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Voter Pre-registration

Preregistration is a policy that allows eligible people as young as 16 to sign up to be registered to vote once they turn 18. Most states that allow preregistration will add applicants to voter lists under a pending status, which is then updated to active when the voter turns 18. Preregistration increases turnout and engagement for young voters, who are historically the least likely to exercise their right to vote.
United States Map
Washington New York U.S. Virgin Islands Puerto Rico Guam Commonwealth of the Northern Mariana Islands American Samoa New Hampshire Vermont Virginia Pennsylvania New York Maine West Virginia Ohio Kentucky Indiana Michigan Illinois Wisconsin North Carolina South Carolina Tennessee Georgia Florida Mississippi Missouri Arkansas Louisiana Iowa Minnesota Oklahoma Kansas Nebraska South Dakota North Dakota Texas 33 Colorado Wyoming Montana Idaho Arizona Utah Nevada Oregon California Hawaii Alaska Massachusetts Rhode Island Connecticut New Jersey Delaware Maryland Washington D.C. New Hampshire Vermont
  • State allows preregistration beginning at 16 years old (17 states, + D.C.)
  • State allows preregistration beginning at 17 years old (4 states)
  • State does not set specific age but allows preregistration if individual will turn 18 by the next election (24 states)
  • State allows preregistration only within six months or less of 18th birthday (5 states)

Breakdown by Population

*Note: These percentages reflect the voting-eligible population, as reported by the United States Election Project.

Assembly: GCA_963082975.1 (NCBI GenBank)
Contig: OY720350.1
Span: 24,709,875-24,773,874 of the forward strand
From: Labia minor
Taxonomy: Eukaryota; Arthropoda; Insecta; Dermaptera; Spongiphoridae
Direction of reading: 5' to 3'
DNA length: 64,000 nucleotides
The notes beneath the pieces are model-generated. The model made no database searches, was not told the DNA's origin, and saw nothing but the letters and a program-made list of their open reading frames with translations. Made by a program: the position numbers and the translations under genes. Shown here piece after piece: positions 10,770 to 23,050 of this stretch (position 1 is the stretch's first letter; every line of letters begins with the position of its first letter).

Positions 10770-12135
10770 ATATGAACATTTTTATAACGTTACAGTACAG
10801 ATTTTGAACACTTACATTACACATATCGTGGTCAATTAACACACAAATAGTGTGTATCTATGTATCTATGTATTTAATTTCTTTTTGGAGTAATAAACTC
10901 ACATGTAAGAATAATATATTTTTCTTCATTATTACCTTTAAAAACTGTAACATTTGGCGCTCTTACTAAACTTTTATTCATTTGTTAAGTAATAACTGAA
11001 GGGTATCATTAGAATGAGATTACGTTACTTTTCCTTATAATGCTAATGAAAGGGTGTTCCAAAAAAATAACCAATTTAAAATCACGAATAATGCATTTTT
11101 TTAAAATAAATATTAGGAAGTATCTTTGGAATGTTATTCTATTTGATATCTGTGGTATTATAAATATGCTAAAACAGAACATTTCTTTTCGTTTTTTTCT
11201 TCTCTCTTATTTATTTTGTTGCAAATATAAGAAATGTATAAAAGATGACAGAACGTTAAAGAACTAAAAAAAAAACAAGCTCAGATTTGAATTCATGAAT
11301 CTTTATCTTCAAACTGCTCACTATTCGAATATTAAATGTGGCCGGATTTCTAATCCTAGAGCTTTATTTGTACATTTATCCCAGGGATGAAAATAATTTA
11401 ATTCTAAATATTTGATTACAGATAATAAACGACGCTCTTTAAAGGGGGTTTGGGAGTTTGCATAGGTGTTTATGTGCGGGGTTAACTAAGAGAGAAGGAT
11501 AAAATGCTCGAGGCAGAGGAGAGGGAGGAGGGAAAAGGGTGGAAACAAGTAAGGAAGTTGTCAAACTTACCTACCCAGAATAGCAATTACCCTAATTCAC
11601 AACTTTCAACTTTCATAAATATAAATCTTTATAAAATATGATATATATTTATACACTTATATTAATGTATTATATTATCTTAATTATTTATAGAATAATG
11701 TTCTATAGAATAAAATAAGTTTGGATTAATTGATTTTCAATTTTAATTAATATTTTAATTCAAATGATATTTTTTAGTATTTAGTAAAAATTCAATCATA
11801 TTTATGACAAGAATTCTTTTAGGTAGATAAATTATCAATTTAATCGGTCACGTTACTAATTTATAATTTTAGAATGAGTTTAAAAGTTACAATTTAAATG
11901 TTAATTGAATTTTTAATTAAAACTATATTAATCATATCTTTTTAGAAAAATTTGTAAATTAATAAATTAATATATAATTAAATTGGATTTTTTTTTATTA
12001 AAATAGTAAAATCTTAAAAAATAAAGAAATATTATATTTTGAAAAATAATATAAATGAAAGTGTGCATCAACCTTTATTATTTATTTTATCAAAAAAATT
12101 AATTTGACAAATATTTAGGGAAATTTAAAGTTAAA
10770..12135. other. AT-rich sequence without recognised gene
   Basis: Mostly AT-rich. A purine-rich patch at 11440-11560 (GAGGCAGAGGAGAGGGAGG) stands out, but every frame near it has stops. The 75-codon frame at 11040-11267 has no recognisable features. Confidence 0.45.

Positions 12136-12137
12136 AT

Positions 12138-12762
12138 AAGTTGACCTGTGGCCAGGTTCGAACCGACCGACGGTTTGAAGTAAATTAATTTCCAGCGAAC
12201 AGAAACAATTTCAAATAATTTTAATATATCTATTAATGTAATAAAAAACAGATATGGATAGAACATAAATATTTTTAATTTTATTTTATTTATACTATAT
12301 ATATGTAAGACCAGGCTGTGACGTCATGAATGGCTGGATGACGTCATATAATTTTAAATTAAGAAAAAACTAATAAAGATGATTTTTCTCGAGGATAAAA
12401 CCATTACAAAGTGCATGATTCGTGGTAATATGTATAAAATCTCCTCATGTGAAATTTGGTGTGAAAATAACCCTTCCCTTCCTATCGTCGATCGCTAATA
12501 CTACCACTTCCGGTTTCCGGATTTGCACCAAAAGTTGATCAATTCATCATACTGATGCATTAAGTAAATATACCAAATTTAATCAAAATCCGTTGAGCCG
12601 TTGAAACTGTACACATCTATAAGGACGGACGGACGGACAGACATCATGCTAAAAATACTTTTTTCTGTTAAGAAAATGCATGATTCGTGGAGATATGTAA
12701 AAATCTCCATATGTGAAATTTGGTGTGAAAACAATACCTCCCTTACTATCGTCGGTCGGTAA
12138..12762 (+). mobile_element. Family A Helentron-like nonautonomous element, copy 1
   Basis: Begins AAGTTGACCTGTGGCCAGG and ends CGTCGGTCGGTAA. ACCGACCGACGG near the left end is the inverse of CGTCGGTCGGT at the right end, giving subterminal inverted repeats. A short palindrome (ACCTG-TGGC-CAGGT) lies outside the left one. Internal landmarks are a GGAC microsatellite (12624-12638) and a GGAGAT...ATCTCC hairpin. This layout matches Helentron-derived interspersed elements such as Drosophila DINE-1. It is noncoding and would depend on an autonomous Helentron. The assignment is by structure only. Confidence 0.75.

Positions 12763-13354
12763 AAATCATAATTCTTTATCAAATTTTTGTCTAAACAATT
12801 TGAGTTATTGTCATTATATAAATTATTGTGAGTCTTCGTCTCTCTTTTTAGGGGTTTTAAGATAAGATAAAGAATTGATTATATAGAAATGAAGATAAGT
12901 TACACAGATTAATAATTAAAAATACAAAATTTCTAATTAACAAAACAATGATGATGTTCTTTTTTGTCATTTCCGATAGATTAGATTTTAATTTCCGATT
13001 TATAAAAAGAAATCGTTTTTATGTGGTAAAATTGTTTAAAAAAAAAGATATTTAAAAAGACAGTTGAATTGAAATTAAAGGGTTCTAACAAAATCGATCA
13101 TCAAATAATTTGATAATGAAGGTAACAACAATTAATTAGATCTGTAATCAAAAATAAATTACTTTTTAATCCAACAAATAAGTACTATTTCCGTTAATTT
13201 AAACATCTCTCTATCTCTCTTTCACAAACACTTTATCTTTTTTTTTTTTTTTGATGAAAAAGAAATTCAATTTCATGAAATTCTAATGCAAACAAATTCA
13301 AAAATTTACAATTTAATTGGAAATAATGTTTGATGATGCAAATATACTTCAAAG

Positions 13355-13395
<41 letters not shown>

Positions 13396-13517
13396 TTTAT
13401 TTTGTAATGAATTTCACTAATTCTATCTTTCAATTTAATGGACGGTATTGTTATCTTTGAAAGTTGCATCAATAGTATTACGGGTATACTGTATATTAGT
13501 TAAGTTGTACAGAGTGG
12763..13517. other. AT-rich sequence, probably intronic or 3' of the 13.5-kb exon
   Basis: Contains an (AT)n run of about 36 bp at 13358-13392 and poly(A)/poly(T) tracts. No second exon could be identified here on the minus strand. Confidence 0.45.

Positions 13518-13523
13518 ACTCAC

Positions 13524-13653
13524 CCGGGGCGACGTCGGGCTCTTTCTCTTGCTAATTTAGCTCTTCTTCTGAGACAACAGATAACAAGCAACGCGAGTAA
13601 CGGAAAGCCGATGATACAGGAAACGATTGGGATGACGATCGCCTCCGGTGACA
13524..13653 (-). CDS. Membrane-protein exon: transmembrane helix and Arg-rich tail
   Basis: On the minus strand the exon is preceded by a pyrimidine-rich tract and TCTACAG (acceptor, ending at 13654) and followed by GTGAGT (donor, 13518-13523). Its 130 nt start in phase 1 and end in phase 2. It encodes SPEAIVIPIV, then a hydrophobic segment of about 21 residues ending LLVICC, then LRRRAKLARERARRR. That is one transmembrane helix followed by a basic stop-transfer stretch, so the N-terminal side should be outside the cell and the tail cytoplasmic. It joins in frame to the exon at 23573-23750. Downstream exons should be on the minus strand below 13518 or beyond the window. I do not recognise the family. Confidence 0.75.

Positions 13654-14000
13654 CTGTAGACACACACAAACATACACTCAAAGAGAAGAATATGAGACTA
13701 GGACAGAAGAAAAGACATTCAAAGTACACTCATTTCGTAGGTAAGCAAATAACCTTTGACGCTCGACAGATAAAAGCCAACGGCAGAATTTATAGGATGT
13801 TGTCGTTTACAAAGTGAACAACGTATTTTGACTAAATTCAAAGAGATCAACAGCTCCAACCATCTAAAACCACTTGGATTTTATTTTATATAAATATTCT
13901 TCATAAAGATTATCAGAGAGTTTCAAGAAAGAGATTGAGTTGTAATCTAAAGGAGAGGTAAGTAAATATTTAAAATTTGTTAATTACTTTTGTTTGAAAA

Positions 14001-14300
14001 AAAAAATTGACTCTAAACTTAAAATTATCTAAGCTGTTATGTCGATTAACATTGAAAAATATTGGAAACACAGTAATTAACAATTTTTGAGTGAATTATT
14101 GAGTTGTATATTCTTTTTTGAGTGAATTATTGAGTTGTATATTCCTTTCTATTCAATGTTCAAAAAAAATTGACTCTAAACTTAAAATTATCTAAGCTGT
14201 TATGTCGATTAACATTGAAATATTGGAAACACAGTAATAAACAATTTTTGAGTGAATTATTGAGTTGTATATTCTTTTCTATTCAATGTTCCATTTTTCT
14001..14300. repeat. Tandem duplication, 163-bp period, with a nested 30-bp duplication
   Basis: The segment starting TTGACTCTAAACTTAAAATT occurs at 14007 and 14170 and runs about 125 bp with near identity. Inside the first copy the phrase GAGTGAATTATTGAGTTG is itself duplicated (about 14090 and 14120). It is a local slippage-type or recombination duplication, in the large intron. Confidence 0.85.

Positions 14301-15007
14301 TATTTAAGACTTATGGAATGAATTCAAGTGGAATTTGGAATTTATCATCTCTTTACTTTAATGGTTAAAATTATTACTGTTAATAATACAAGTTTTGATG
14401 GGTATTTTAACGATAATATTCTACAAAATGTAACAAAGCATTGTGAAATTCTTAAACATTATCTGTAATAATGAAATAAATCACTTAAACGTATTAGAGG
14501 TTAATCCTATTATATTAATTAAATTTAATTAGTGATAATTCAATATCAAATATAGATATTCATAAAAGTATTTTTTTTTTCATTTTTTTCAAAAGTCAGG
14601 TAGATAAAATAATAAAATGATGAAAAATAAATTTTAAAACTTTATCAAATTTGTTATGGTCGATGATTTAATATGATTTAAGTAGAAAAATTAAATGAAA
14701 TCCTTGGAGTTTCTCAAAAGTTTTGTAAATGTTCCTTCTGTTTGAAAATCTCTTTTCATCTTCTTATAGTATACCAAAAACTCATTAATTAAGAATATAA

43%

43 % of voting-eligible population live in states that allow 16-year olds to preregister

5%

5 % of voting-eligible population live in states that allow 17-year olds to preregister

37%

37 % of voting-eligible population live in states that allow preregistration if eligible by 18th birthday

15%

15 % of voting-eligible population live in states that allow preregistration only within six months or less of 18th birthday



Data current as of 10/29/2021
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Sexual Orientation Policy Tally

The term “sexual orientation” is loosely defined as a person’s pattern of romantic or sexual attraction to people of the opposite sex or gender, the same sex or gender, or more than one sex or gender. Laws that explicitly mention sexual orientation primarily protect or harm lesbian, gay, and bisexual people. That said, transgender people who are lesbian, gay or bisexual can be affected by laws that explicitly mention sexual orientation.

Gender Identity Policy Tally

“Gender identity” is a person’s deeply-felt inner sense of being male, female, or something else or in-between. “Gender expression” refers to a person’s characteristics and behaviors such as appearance, dress, mannerisms and speech patterns that can be described as masculine, feminine, or something else. Gender identity and expression are independent of sexual orientation, and transgender people may identify as heterosexual, lesbian, gay or bisexual. Laws that explicitly mention “gender identity” or “gender identity and expression” primarily protect or harm transgender people. These laws also can apply to people who are not transgender, but whose sense of gender or manner of dress does not adhere to gender stereotypes.

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